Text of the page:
The Slovak is setting up a start-up exploring the business potential of the ubiquitous coconut water in Kerala | Jobs Recent


Coconut leather bags made by start-up Malai Bio Materials Design Private Limited.

Coconut leather bags made by start-up Malai Bio Materials Design Private Limited.

As ironic as it may sound, it took Zuzana Gombosova, a woman from Slovakia, to explore the business potential of coconut water in the country that derives its name from the coconut tree.

Four years ago, Mrs. Gombosova founded a start-up, Malai Bio Materials Design Private Limited, based in Panavally in the Alappuzha district, dealing with coconut skin, touted as an alternative to conventional leather. It is now registered with Kerala Startup Mission (KSUM) and has received some funding.

Veronica Sheryl, Senior Consultant at Malai Bio Materials Design Private Limited and Candida Fernandez, Marketing Specialist, at their booth at Kochi Design Week in Bolgatty.

Veronica Sheryl, Senior Consultant at Malai Bio Materials Design Private Limited and Candida Fernandez, Marketing Specialist, at their booth at Kochi Design Week in Bolgatty.

Ms. Gombosova came to Kerala as a materials researcher and began to explore the potential of the ubiquitous coconut water, which is the basic raw material for the production of coconut skin.

“The coconut water is fermented and the resulting translucent bacterial foam, called nata-de-coco, is about 70% of the raw material, with the rest made up of various fibers in the production of coconut skin sheets. Coconut leather can be used to make almost all leather products except textiles because it is not waterproof,” said Veronica Sheryl, a senior consultant at the start-up, at a counter set up as part of the ongoing Kochi Design Week in Bolgatty.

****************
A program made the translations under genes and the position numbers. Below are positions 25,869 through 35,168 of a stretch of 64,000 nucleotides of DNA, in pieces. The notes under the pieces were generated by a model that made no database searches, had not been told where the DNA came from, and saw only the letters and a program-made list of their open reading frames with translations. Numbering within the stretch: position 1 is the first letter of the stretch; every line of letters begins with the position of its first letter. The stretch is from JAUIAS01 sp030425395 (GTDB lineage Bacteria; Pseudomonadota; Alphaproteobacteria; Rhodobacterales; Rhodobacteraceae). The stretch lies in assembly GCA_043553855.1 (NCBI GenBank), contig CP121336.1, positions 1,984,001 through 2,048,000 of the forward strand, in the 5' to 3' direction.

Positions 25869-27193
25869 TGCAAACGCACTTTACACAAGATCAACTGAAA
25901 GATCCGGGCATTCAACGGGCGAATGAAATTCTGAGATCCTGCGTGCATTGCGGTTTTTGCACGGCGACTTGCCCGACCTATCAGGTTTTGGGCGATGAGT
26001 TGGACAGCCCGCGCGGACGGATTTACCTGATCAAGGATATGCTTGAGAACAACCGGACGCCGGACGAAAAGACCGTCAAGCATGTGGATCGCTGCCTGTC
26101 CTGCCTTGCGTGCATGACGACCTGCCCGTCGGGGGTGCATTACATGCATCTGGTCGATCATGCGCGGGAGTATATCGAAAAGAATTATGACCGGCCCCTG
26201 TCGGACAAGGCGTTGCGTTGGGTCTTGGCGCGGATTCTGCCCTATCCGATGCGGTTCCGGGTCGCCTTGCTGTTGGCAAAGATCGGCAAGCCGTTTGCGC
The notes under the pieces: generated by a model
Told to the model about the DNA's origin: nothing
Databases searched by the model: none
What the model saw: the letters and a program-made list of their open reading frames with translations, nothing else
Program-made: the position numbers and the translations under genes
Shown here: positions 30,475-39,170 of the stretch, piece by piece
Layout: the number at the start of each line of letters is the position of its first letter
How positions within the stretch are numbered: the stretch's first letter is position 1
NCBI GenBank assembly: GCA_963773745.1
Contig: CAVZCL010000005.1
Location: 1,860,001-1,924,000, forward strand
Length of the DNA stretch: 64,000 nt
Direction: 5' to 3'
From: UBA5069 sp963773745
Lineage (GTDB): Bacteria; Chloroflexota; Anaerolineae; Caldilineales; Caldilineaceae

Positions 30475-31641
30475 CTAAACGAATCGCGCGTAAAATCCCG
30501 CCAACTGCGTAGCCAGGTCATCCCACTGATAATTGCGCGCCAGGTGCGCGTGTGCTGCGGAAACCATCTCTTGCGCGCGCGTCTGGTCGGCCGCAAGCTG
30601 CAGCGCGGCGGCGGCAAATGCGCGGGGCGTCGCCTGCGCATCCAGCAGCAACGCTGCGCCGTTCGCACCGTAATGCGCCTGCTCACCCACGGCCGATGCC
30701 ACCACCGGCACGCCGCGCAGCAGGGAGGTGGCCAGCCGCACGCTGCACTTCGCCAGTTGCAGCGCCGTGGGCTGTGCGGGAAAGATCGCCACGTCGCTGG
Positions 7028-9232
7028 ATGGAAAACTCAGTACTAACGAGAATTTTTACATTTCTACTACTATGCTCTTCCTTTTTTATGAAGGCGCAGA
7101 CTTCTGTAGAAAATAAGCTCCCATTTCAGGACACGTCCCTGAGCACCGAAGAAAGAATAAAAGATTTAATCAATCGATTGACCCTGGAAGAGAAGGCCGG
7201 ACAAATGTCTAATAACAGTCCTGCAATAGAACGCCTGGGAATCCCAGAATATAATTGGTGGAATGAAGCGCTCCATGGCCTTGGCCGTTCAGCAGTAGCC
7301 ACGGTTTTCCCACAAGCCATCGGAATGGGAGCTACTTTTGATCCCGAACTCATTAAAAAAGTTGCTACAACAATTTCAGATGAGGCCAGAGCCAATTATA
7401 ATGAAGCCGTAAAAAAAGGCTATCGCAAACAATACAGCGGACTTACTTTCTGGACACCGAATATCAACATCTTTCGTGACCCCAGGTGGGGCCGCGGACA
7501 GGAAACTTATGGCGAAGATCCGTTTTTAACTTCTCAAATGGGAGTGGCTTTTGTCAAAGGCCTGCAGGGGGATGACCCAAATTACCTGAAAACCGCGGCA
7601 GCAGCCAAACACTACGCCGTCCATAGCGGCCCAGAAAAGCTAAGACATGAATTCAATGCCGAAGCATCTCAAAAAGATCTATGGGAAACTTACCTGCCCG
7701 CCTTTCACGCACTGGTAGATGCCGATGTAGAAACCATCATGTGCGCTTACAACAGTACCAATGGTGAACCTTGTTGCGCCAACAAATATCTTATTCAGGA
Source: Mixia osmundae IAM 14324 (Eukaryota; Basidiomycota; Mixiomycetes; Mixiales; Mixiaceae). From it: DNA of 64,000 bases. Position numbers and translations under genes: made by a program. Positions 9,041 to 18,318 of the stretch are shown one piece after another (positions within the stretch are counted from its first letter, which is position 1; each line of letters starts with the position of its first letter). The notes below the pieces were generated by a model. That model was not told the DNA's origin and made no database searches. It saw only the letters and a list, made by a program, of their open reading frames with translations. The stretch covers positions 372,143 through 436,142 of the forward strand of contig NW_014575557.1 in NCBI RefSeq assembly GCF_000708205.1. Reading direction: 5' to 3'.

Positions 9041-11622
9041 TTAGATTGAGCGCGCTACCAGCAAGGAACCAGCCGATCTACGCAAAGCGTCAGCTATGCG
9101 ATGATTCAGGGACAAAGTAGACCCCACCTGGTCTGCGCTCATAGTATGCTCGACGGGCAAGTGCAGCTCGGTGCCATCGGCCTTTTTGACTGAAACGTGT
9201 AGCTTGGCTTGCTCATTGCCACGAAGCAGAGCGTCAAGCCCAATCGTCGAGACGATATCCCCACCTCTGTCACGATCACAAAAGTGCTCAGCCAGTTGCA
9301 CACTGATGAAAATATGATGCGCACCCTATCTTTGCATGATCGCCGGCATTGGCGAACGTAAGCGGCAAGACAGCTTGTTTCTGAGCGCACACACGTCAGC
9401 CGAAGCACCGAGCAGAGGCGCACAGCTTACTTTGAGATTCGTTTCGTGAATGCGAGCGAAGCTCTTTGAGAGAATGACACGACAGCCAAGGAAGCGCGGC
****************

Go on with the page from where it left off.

Until this year, they limited themselves to the production of coconut skin sheets, which they distributed to their customers, also in Europe. They have a production unit in Panavally, while the main raw material for nata-de-coco comes mainly from North India. Now the start-up has taken up the production of various leather goods and has tied up with a production unit in Chennai.

“We have customers from all over the country and Europe and we need up to 120 kg of nata-de-coco per week. We mainly associate ourselves with small designers. Our goal is to promote the use of coconut skin, which is completely natural and does not pose a threat to the ecosystem,” said Sheryl.

Although the pandemic took its toll, the start-up got back on its feet.



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